Lawsuit over ST3, car tabs gets new life despite high court defeat
Just when you thought one of the legal challenges over high car tabs might have been put to rest – it’s back, despite the state Supreme Court already ruling on it last month.
Attorney Joel Ard — who has been handling the class action lawsuit against Sound Transit on behalf of taxpayers claiming it’s unconstitutional — admits it’s rare, but says so is the bombshell that dropped just hours before the state’s high court heard the case.
The base legal challenge is over the bill that lawmakers passed to give Sound Transit the authority to ask voters to approve ST3 for a $54 billion light rail expansion. Allegedly, ST3 amended a statute – the vehicle valuation system for MVET calculation – but only referenced the RCW, not spelling it out in text as required under the state constitution to avoid misleading voters, among other issues.
In February, the majority of the high court disagreed, but shortly before the court heard arguments in 2019, a bombshell came to light – Sound Transit had been using the wrong vehicle valuation method for years to calculate car tab taxes, the 1999 schedule rather than the 1996 schedule laid out in ST3 legislation. Ard believes that’s a problem.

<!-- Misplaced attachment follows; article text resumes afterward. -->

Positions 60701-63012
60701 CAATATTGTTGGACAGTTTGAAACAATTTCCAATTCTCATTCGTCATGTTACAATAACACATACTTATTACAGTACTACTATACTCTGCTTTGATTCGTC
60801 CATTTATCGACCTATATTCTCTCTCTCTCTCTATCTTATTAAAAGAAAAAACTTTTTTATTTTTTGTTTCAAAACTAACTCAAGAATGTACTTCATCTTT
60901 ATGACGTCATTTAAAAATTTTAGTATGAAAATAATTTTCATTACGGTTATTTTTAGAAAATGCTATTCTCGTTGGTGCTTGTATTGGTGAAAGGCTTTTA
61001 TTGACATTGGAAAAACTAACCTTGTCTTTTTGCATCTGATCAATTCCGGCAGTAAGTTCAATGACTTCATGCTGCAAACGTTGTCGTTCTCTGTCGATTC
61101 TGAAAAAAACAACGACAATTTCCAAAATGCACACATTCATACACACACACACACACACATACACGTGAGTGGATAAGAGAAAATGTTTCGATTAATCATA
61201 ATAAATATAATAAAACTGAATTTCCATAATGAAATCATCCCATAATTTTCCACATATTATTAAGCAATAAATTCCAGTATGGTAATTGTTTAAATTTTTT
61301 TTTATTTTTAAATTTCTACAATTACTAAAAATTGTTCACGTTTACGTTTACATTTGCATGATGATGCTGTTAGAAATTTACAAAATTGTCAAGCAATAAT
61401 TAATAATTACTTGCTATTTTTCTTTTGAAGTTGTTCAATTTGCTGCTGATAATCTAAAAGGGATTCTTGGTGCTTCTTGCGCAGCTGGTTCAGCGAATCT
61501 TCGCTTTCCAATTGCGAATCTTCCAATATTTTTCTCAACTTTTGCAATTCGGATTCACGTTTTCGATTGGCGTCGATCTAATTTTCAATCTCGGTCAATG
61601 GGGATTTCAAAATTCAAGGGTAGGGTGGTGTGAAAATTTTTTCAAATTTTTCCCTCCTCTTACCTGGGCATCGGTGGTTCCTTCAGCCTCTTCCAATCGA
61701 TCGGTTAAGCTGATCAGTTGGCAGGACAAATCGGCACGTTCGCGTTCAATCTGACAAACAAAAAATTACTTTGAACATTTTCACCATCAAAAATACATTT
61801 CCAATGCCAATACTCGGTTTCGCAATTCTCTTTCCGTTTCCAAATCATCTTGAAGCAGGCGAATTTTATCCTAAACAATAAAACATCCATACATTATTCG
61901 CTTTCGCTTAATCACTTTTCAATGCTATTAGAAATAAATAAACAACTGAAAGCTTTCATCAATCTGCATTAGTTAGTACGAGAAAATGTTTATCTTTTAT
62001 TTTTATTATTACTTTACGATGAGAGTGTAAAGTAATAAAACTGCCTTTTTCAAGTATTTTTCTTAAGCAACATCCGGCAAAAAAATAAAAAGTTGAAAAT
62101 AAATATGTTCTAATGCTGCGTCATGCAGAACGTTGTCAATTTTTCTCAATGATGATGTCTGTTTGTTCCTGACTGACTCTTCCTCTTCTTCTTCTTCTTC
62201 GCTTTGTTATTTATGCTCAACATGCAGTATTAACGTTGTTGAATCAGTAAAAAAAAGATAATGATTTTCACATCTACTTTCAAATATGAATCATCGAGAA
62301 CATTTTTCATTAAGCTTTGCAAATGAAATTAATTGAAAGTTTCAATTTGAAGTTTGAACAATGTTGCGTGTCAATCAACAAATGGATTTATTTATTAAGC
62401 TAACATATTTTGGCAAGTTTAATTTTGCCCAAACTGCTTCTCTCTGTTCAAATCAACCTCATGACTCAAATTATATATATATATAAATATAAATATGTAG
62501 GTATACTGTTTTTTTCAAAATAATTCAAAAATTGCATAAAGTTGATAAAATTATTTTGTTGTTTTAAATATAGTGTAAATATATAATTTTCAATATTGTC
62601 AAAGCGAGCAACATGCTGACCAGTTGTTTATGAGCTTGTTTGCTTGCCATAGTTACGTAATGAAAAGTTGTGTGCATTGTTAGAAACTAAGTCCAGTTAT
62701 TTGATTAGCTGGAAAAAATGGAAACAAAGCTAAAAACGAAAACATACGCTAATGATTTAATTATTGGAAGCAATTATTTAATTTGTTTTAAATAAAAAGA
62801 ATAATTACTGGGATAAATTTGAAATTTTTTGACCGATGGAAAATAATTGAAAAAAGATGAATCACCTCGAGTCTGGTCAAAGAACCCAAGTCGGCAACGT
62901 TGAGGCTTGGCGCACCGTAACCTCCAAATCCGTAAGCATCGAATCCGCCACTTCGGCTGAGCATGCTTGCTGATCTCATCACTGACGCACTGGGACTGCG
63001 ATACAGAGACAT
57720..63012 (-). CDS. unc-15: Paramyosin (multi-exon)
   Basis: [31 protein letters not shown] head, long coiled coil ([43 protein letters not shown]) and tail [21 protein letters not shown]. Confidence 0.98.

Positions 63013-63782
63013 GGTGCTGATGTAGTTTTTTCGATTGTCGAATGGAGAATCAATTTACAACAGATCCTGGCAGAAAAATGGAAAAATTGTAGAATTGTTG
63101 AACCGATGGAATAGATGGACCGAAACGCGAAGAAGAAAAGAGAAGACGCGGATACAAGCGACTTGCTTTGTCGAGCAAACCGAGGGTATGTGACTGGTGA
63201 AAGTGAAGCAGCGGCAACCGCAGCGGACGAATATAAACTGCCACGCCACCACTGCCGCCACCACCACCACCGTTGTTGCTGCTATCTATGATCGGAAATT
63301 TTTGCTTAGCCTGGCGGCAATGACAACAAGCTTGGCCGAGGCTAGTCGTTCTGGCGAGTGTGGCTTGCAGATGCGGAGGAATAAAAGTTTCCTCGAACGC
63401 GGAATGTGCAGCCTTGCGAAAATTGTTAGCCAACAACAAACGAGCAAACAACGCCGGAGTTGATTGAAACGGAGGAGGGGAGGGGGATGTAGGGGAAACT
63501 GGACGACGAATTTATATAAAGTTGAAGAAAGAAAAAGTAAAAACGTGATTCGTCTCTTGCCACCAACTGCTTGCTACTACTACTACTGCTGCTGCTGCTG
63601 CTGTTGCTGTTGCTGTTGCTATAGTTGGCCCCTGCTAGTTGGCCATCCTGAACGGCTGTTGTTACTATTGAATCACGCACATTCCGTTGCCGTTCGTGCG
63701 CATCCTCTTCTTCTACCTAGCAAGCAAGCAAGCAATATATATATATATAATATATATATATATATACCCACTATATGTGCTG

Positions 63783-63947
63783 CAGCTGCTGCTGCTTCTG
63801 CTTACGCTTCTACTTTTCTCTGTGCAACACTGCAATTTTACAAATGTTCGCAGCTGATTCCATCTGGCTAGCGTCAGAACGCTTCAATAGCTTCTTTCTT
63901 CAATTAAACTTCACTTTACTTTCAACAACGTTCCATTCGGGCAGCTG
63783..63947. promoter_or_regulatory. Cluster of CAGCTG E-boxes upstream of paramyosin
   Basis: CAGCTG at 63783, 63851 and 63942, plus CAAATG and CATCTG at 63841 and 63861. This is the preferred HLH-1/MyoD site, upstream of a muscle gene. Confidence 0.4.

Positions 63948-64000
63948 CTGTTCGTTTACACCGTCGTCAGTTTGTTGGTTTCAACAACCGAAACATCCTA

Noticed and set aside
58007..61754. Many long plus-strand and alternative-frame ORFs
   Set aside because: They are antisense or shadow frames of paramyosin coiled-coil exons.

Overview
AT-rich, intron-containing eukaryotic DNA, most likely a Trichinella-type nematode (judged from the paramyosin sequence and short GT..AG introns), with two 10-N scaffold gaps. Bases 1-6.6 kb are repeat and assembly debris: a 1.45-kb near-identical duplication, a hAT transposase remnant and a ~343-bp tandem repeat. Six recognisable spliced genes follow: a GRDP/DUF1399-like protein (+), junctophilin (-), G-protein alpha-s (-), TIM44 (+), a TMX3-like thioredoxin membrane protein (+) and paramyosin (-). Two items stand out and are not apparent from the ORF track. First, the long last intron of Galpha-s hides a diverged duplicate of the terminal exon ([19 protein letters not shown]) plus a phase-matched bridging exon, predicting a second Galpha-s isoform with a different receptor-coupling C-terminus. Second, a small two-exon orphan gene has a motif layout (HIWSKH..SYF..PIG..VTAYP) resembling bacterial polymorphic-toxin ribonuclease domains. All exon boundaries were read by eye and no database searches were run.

“This law (is) written in such a way that legislators who voted on knew what they were voting on? And unfortunately, it turns out – it appears absolutely none of them did,” Ard said.
The problem, he says, is that information did not come to light until right before the hearing – leaving justices to struggle to understand that issue.
So, on Tuesday, Ard asked state Supreme Court justices to reconsider its ruling and send the case back to the lower court in Pierce County to essentially start the process over again, so that should the case end up back before the high court, the justices would then have had time to absorb all of the facts, which are meant to be hashed out at the trial court level.
“This is like a Perry Mason episode where the killer confesses on the witness stand at trial,” Ard said. “Sound Transit and the state repeatedly said that the statute was clear because everyone knew it meant they would continue using the same schedule from 1996. The problem is they weren’t. As it turns out, no one reading current law knew that Sound Transit was actually using a schedule from 1999. It wasn’t just confusing – it rebuts their argument that the statute was unconstitutional,” Ard said.